This philosophical novel explores life through the eyes of the concierge of an apartment building in Paris, interweaved with the journal extracts of one of the inhabitants, a 12 year old girl who has resolved to commit suicide on her next birthday. It explores and challenges the stereotypes of a class hierarchy, questioning how culpable we are in perpetuating our perceived position in society by conforming to what we believe is expected of us and concealing the parts of our character that don’t appear to fit in with this view. It leads us to question what aspects of ourselves we keep from others, and what others might be hiding from us.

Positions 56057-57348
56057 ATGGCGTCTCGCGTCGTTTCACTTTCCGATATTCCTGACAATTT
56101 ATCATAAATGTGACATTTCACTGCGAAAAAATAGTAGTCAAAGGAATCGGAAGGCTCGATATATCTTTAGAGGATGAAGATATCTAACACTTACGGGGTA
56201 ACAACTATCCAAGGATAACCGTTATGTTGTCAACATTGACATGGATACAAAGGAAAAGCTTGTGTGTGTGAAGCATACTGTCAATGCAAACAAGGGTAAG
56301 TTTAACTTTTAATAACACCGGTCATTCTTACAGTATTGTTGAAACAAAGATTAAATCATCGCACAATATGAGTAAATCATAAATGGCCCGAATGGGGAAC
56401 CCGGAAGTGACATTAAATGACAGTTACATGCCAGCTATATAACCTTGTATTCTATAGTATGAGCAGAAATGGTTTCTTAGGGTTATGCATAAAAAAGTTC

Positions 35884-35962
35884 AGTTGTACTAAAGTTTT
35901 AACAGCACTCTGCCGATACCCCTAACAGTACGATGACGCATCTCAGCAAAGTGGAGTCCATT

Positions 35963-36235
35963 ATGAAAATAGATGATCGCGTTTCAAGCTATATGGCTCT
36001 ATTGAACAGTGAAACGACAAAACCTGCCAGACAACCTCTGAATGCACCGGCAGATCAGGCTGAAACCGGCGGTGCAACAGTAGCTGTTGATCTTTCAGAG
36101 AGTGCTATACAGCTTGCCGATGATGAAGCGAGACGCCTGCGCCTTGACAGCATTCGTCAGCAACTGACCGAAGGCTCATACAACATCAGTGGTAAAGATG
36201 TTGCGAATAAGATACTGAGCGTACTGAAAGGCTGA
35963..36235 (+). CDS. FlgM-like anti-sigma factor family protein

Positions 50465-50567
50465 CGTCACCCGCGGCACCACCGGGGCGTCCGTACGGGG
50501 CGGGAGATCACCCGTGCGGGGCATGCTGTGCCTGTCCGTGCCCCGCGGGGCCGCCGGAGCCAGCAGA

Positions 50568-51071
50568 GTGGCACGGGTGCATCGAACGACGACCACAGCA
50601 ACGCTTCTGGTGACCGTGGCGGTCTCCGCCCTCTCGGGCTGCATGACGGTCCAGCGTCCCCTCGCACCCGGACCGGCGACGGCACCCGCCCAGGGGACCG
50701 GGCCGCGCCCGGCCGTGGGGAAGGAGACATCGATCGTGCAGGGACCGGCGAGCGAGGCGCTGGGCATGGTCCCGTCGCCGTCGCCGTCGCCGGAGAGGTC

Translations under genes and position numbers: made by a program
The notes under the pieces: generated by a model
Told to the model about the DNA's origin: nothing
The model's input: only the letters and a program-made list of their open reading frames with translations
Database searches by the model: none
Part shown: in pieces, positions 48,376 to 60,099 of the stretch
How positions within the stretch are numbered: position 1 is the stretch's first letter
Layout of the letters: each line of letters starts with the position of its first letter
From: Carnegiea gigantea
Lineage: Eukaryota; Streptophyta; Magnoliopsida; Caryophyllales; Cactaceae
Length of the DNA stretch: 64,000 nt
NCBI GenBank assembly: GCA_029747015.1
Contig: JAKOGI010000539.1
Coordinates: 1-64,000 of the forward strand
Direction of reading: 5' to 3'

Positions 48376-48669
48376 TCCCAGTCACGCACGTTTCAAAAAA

Reading through other reviews, I discovered that many people don’t enjoy this novel, finding it pretentious and giving up after only a few pages. Whilst understanding how the beginning could be off-putting, this is a novel that improves as it progresses and, for this reason, it is worthwhile persevering. The main characters are sympathetically portrayed and, by being allowed access to their thoughts, it is possible to understand the motivations behind their actions. As in life, there are moments of both humour and sadness. The ending is unexpected and moving, challenging the reader to search for ‘those moments of always within never’.